Stretchy UICollectionView headers

The bouncing effect of scroll views is probably one of the most distinctive things about iOS. While originally it was just eye candy over time it has actually inspired a few functional uses, like pull-to-refresh. Another cool use of the scroll view bounce that I like is the stretchy header.

As you pull the scroll view down more of the image is subtly revealed on the top and bottom. Slick! I’m sure you’ve seen this in many iOS apps before. Today I’m going to show you how to achieve this effect using a UICollectionView with a custom layout. Let’s get started.

First, create a subclass of UICollectionViewFlowLayout.

#import <UIKit/UIKit.h>
@interface StretchyHeaderCollectionViewLayout : UICollectionViewFlowLayout

If you’ve ever played around with custom collection view layouts then you’ve probably learned that they are quite powerful. Here is our implementation.

#import "StretchyHeaderCollectionViewLayout.h"
@implementation StretchyHeaderCollectionViewLayout
- (BOOL)shouldInvalidateLayoutForBoundsChange:(CGRect)newBounds {
    // This will schedule calls to 
    // layoutAttributesForElementsInRect: while scrolling. 
    return YES;
- (UICollectionViewScrollDirection)scrollDirection {
    // This subclass only supports vertical scrolling.
    return UICollectionViewScrollDirectionVertical;
- (NSArray *)layoutAttributesForElementsInRect:(CGRect)rect {
    UICollectionView *collectionView = [self collectionView];
    UIEdgeInsets insets = [collectionView contentInset];
    CGPoint offset = [collectionView contentOffset];
    CGFloat minY =;
    // First get the superclass attributes.
    NSArray *attributes = [super layoutAttributesForElementsInRect:rect];
    // Check if we've pulled below past the lowest position
    if (offset.y < minY) {  
        // Figure out how much we've pulled down 
        CGFloat deltaY = fabsf(offset.y - minY);
        for (UICollectionViewLayoutAttributes *attrs in attributes) {
            // Locate the header attributes
            NSString *kind = [attrs representedElementKind];
            if (kind == UICollectionElementKindSectionHeader) {
                // Adjust the header's height and y based on how 
                // much the user has pulled down.
                CGSize headerSize = [self headerReferenceSize];
                CGRect headerRect = [attrs frame];
                headerRect.size.height = MAX(minY, headerSize.height + deltaY);
                headerRect.origin.y = headerRect.origin.y - deltaY;
                [attrs setFrame:headerRect];
    return attributes;

This custom layout will check to see if we’ve pulled down beyond the lowest possible offset, which means that we’re stretching it. If we are, locate the header element and increase its height and offset its y position by the stretched amount.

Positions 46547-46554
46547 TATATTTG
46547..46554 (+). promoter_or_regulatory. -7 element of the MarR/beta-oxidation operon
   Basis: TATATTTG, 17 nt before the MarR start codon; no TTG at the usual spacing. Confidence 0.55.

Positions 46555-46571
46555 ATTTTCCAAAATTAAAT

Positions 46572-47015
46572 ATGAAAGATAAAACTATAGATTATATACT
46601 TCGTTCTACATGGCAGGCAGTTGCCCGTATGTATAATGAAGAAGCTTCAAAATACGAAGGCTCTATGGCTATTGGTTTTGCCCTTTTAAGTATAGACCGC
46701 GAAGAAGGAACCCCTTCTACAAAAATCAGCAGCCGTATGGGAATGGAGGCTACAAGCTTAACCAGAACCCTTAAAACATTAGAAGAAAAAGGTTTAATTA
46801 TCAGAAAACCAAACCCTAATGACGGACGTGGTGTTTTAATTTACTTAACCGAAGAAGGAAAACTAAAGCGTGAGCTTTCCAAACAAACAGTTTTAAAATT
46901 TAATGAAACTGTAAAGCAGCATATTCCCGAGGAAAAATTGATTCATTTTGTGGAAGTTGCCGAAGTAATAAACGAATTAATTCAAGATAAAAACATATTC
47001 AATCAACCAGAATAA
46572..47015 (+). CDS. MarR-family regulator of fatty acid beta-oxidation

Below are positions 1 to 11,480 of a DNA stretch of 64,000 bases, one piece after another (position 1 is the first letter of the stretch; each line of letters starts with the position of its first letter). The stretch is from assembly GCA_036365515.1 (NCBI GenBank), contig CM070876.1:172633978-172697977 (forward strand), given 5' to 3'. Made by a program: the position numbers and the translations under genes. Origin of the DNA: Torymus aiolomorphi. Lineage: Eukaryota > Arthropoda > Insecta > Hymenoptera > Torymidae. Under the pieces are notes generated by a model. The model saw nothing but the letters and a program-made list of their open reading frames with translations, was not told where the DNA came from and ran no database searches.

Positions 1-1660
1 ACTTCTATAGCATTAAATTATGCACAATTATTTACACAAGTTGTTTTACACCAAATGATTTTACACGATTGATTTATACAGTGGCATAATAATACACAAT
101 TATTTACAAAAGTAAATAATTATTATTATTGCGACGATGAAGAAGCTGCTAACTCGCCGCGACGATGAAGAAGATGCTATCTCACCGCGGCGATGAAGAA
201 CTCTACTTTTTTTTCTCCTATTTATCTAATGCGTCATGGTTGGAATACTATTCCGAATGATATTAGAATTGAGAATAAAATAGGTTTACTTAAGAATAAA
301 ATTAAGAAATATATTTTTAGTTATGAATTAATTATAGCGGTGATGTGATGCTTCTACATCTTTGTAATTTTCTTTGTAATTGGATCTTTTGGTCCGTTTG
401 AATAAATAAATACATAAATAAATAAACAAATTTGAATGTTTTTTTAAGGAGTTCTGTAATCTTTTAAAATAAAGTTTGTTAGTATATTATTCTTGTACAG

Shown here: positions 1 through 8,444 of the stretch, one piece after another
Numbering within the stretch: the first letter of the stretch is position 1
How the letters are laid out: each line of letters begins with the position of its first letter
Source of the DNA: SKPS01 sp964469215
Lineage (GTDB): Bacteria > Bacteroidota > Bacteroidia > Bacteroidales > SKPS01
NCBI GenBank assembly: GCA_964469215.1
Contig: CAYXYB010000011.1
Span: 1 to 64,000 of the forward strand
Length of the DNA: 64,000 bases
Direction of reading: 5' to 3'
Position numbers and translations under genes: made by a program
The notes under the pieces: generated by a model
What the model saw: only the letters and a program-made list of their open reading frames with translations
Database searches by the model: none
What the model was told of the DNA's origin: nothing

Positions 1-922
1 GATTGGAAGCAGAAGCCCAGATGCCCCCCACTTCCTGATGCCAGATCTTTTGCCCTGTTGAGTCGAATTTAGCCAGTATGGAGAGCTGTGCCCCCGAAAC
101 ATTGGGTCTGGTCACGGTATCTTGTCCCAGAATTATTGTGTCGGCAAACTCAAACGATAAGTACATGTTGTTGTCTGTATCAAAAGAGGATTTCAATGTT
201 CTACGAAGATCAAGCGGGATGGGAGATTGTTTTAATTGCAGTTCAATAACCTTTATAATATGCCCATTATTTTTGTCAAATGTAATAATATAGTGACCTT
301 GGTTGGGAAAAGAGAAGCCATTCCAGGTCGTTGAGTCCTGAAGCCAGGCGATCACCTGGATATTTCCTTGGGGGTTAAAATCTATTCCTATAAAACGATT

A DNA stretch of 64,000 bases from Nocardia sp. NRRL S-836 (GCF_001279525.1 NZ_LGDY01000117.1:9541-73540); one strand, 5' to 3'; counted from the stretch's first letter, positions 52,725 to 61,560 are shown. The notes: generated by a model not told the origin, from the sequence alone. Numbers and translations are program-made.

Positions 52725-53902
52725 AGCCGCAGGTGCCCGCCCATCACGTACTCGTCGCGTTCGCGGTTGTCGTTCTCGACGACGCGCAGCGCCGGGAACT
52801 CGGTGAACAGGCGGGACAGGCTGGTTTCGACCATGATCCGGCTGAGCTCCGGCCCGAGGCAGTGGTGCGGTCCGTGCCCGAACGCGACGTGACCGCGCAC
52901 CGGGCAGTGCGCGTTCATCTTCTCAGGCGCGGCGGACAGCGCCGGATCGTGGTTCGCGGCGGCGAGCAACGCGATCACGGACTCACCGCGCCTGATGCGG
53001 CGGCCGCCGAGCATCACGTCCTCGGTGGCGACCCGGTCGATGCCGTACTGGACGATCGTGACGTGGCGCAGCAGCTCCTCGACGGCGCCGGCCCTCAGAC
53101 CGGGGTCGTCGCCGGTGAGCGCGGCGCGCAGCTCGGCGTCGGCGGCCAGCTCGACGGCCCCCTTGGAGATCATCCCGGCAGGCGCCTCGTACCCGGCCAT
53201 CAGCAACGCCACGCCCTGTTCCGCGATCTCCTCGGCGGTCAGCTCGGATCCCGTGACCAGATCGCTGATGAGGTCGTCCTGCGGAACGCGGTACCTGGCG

Next, wherever you set up your collection view, add the following code:

// Create a new instance of our stretchy layout and set the 
// default size for our header (for when it's not stretched)
StretchyHeaderCollectionViewLayout *stretchyLayout;
stretchyLayout = [[StretchyHeaderCollectionViewLayout alloc] init];
[stretchyLayout setHeaderReferenceSize:CGSizeMake(320.0, 160.0)];
// Set our custom layout
[collectionView setCollectionViewLayout:stretchyLayout];
// and tell our collection view to always bounce.
[collectionView setAlwaysBounceVertical:YES];
// Then register a class to use for the header.
[collectionView registerClass:[UICollectionReusableView class]

The last thing we need to do is create our header which should be a UICollectionReusableView. We can add a UIImageView to it as a subview and use springs and struts to keep it sized properly.

- (UICollectionReusableView *)collectionView:(UICollectionView *)collectionView 
           viewForSupplementaryElementOfKind:(NSString *)kind 
                                 atIndexPath:(NSIndexPath *)indexPath {
    // You can make header an ivar so we only ever create one
    if (!header) {
        header = [collectionView dequeueReusableSupplementaryViewOfKind:kind
        CGRect bounds;
        bounds = [header bounds];
        UIImageView *imageView;
        imageView = [[UIImageView alloc] initWithFrame:bounds];
        [imageView setImage:[UIImage imageNamed:@"header-background"]];
        // Make sure the contentMode scales proportionally
        [imageView setContentMode:UIViewContentModeScaleAspectFill];
        // Clip the parts of the image that are not in frame
        [imageView setClipsToBounds:YES];
        // Set the autoresizingMask to always be the same height as the header
        [imageView setAutoresizingMask:UIViewAutoresizingFlexibleHeight];
        // Add the image to our header
        [header addSubview:imageView];
    return header;

The autoresizingMask will keep the image height the same as the header. The contentMode and clipsToBounds properties will center the image and clip the rest while maintaining the aspect ratio.

You can view the full source and a sample project on Github.